Also, for the first time in Southwark, the Women’s Equality Party are fielding two candidates. Southwark’s WEP co-leader Claire Empson is standing in the Goose Green Ward, and Eileen Scholes is standing in Borough and Bankside.
Local elections are also a good platform for independent candidates to stand who have no affiliation with any political party, but often have a wealth of local knowledge. For an example of this turn to p11 of the latest edition of the Peckham Peculiar!
Lastly there are four UKIP candidates standing this year – divided between North and South Bermondsey wards. This is a sharp decline compared to the sixteen that stood four years ago.
If you’re interested in seeing what happened last time round click here.
Here is a map of Southwark’s new electoral landscape. The wards in yellow will be represented by two councillors and the pink wards by three (Credit: Local Government Boundary Commission for England via Southwark News)
Each of the four main political parties in Southwark (Labour, Lib Dems, Greens, and Conservatives) have all recently published their shiny new manifestos detailing how they would run the borough in the next four years if successfully elected. Why not give each a once over?
Click on each image below to view the manifestos.
Don’t appear to have a borough-wide manifesto but have some information here:
Why not check out some of the people who are seeking to represent you for the next four years!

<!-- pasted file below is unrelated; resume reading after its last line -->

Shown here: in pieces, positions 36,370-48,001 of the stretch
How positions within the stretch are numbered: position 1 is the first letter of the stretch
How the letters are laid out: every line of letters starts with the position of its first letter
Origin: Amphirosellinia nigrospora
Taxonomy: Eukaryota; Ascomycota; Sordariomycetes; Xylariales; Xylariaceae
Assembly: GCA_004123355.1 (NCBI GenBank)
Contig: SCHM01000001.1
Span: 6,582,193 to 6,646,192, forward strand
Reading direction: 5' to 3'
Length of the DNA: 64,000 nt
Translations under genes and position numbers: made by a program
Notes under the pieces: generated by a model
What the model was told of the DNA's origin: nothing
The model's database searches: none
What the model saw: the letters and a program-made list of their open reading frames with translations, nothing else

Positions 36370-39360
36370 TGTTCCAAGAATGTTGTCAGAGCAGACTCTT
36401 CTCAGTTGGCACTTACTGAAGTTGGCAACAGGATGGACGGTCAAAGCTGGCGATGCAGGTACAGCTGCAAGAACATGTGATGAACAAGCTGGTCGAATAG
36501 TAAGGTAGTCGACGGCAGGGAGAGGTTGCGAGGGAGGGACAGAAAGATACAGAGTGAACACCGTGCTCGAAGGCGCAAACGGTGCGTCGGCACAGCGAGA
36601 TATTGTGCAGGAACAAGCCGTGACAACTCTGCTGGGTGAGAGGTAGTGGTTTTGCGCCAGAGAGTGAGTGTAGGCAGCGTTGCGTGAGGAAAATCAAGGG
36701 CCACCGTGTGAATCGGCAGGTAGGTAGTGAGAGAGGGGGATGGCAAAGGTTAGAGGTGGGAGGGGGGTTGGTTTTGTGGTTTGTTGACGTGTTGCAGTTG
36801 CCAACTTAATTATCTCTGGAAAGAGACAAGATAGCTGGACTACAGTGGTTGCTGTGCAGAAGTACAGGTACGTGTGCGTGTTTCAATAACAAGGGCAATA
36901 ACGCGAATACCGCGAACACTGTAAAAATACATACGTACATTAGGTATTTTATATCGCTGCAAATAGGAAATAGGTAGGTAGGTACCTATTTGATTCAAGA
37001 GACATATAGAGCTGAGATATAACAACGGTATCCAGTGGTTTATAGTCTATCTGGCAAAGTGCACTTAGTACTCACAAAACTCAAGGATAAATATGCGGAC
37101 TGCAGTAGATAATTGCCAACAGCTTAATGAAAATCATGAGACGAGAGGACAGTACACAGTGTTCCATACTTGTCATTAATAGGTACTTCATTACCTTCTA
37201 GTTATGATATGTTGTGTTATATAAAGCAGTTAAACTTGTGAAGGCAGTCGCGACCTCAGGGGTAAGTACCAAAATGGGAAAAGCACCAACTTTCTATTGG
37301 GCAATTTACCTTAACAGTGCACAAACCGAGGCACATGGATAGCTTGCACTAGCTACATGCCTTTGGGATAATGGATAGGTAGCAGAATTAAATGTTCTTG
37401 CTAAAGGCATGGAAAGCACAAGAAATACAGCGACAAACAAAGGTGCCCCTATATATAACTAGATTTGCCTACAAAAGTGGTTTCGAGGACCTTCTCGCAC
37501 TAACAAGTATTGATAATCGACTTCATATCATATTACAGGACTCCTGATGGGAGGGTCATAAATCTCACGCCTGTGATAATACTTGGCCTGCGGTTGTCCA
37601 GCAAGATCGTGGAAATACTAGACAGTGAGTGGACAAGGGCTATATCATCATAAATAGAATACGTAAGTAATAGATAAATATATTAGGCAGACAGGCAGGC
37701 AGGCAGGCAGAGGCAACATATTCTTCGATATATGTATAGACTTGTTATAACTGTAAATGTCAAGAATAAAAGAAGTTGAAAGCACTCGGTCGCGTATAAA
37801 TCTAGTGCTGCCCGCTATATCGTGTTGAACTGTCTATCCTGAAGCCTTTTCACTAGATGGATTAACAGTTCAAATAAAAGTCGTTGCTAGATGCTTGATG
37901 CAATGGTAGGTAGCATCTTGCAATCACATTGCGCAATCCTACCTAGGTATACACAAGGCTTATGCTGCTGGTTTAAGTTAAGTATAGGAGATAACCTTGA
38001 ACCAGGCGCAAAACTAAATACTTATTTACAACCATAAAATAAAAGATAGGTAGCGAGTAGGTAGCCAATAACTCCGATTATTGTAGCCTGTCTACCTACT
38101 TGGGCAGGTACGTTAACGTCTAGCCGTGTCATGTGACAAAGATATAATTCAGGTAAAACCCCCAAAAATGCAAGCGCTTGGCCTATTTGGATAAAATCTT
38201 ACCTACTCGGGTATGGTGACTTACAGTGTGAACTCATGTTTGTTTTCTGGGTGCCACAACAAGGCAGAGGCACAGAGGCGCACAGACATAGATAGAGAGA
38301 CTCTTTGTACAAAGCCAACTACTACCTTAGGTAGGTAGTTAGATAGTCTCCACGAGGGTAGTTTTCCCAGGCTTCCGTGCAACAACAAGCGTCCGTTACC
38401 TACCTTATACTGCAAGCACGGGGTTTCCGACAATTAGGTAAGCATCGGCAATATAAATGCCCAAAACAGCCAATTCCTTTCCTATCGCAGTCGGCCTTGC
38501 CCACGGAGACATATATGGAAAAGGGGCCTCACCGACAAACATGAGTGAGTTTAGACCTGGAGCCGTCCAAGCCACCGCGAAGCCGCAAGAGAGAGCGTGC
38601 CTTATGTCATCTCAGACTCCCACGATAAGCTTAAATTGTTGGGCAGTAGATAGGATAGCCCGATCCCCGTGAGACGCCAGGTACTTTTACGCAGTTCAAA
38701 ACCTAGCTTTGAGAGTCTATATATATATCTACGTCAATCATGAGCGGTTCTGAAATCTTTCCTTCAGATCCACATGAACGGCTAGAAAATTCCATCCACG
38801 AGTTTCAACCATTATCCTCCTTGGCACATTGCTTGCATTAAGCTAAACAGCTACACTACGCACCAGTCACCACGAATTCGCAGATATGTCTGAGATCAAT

Conservatives: Currently don’t have a full candidate list published online.
There are two hustings taking place soon which will give you a chance to see the party leaders in action…
When: 14/04/2018 – 3-5pm
Where: Christ Church Peckham, 676 – 680 Old Kent Road, SE!5 1JF
Read the report here (courtesy of Southwark News):
When: 24/04/2018 – 6.30pm-8.30pm
Where: Southwark Cathedral
Due to the changes to Southwark’s wards there are several changes to polling stations being used for this election. You can find out your polling station by clicking here – important for when you cast your vote!
Polling stations usually open at 7am and close at 10pm
You should have received your polling card by now – or will be very soon. You don’t actually need to bring it with you when you vote as your name will be on a list at the polling station. Why not keep it as a memento?
Not registered to vote? There’s still time! The deadline is Midnight Tuesday 17 April.
To register to vote click here.
Vote by proxy – this is where someone else goes to your polling station on the day and votes for you. All completed applications must be received by electoral services by 5pm on Wednesday 25 April 2018.
Exercising your democratic right
It might sound a bit cheesy but it’s incredibly important that everyone exercises their right to vote – a right that has been hard fought and hard won by activists and civil rights campaigners down the years from the Chartists to the Suffragettes. Don’t like what you see on offer? Then spoil your ballot.
This is a chance for you to have a say on what happens in your local community – whether it’s collecting your bins on time or saving your local pub from redevelopment. Make your voice count on May 3rd!
We will inevitably miss stuff so please get in touch with any additional information about candidates that are missing from our page! firstname.lastname@example.org